"They know nothing, they understand nothing; their eyes are plastered over so they cannot see, and their minds closed so they cannot understand." ~ Isaiah 44:18
Satan blinds the eyes, causing absurd reasonings in matters of religion. Whether men seek happiness in worldly things, or run into unbelief, superstition, or any false system, they feed on ashes. A heart deceived by pride, love of sin, and departure from God, turns men aside from his holy truth and worship. While the affections are depraved, a man holds fast the lie as his best treasure. Are our hearts set upon the wealth of the world and its pleasures? They will certainly prove a lie. If we trust to outward professions and doings, as if those would save us, we deceive ourselves. Self-suspicion is the first step towards deliverance. ~ Matthew Henry Commentary on Isaiah 44:18
The plaster from my eyes has been torn, violently.

And all I can tell others - all I can say to you - is just. go.

Go somewhere and give a week of your life away.

Go and let Jesus wreck your life and when you come home, let Him decide how to put the pieces of the wreckage back together.  Let Him decide which pieces will remain and which will be cast aside.  

I'm allowing Him to reconstruct and reorder the wreckage of me and I don't know what that will look like.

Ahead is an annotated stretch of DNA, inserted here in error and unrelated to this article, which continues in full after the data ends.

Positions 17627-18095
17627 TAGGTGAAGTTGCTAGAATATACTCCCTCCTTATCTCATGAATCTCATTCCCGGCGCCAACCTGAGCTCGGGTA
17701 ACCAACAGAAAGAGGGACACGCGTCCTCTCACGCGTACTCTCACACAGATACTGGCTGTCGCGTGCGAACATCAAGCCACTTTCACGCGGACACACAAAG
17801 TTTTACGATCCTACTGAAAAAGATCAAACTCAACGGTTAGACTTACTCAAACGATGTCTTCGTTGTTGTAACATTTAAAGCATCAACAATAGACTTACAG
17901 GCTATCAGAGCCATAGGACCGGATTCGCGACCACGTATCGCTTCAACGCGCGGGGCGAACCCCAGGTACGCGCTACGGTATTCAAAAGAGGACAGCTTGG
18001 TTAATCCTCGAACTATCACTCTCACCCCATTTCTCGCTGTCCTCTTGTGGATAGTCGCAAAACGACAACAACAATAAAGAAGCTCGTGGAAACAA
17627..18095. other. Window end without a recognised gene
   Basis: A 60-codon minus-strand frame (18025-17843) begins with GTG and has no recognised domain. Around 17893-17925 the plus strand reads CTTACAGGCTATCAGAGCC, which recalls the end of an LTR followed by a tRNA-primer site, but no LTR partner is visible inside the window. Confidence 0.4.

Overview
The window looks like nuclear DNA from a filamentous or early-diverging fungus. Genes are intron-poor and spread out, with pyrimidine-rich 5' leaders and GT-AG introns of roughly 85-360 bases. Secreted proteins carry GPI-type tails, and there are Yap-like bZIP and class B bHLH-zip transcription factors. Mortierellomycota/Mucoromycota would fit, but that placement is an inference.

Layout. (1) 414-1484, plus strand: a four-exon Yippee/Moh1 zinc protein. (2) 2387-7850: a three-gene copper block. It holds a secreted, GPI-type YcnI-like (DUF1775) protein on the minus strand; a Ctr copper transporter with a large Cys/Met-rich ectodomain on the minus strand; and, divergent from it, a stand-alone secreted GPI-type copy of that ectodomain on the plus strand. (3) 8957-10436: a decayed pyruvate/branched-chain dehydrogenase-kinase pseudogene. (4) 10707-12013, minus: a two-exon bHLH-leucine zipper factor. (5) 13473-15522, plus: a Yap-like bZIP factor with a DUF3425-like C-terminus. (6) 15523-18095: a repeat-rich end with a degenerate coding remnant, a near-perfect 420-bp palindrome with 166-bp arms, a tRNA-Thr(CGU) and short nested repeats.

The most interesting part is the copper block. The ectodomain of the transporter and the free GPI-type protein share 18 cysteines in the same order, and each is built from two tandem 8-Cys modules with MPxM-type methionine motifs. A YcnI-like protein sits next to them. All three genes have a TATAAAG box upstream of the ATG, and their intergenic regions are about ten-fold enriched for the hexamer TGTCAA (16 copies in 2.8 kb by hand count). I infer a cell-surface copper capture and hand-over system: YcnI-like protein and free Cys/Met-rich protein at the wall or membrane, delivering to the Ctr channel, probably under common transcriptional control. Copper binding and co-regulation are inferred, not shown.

I only know this: 

I am convinced, now more than ever, that the measure of fullness of every fruit of the spirit in our lives [love, joy, peace, patience, kindness, goodness, gentleness, faithfulness and self-control] can only be measured by how much of our lives we give away for the sake of the gospel. 

It's going to be hard for us to enter the kingdom, it's even harder for us to experience a taste of His kingdom here. 

And so we learn seek it.  Daily.  

With the plaster torn from our eyes and hardened hearts shattered, we seek.

We seek to learn what it means to sacrifice our lives for the sake of the gospel in the here and now, among our landscaped yards and sidewalks and streetlights...  

"But seek first His kingdom and His righteousness, 
and all these things will be given to you as well." - Matthew 6:33

One of my favorite days of the trip was the day we visited the local public school.  We made our way down a tiny path in the village.  The children, many who come from broken homes and neglect, loved our attention, our hugs, our photographs.  We made lanterns out of construction paper with them, and on it, they wrote this verse:

"Your word is a lamp unto my feet and a light unto my path." Psalm 119:105

And I'm reminded of where my own faith journey began, feeling so similarly heartbroken and disoriented, not knowing how to move forward. The Lord spoke, as He always does, through the truth of His word and it became the lamp to my own stumbling feet, the light to my own torn and tattered path.  The same one that eventually led me Guatemala - and to Him all over again.